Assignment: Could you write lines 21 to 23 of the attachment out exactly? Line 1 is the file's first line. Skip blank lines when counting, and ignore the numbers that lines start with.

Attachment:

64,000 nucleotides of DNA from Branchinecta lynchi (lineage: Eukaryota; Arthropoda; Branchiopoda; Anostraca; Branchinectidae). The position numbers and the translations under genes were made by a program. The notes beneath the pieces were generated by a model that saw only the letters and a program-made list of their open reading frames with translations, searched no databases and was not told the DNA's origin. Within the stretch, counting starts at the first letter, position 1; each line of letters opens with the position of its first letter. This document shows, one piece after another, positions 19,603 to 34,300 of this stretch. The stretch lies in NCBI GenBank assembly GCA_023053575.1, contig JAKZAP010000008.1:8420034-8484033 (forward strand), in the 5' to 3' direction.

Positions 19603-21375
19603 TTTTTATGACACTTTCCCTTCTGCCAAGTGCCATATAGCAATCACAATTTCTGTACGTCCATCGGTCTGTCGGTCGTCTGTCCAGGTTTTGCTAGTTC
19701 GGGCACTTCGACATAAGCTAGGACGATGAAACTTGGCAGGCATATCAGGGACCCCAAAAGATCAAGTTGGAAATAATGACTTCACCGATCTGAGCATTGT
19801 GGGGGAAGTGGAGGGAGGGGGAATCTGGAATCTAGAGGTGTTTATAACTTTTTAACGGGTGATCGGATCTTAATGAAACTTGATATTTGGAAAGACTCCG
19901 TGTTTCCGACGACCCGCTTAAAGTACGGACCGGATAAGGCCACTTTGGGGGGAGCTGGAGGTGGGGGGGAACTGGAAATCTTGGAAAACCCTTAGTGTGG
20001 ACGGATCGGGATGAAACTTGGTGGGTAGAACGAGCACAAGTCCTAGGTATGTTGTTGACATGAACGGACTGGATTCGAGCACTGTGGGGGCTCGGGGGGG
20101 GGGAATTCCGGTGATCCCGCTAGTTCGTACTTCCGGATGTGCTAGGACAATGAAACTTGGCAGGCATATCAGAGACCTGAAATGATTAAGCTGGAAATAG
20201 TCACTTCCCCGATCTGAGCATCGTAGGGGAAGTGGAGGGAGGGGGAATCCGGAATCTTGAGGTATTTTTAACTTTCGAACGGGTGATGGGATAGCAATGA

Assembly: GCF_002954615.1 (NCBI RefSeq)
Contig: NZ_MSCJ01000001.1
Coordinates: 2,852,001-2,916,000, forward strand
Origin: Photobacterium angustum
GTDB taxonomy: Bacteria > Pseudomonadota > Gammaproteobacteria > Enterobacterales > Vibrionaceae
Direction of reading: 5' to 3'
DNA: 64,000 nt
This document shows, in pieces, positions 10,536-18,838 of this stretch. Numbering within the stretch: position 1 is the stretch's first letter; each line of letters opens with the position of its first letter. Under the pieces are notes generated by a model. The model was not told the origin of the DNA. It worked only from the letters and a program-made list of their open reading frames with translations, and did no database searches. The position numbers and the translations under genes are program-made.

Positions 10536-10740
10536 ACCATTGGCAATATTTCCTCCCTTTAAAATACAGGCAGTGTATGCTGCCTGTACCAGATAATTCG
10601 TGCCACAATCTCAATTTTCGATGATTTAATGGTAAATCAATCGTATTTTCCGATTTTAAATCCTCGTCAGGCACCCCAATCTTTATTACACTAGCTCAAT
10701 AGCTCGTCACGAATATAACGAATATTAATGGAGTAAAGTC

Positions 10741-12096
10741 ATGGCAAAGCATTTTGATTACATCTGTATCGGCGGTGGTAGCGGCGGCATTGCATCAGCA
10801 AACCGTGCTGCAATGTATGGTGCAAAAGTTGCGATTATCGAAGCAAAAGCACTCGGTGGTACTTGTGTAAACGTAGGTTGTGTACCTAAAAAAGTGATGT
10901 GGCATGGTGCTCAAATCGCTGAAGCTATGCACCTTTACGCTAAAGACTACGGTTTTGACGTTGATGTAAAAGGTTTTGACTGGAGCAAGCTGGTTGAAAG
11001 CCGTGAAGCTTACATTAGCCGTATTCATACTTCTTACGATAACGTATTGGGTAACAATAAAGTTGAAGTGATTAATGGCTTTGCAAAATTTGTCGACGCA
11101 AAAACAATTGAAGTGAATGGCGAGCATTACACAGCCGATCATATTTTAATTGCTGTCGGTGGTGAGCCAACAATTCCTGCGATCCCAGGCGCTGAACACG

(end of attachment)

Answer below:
10701 AGCTCGTCACGAATATAACGAATATTAATGGAGTAAAGTC

Positions 10741-12096
10741 ATGGCAAAGCATTTTGATTACATCTGTATCGGCGGTGGTAGCGGCGGCATTGCATCAGCA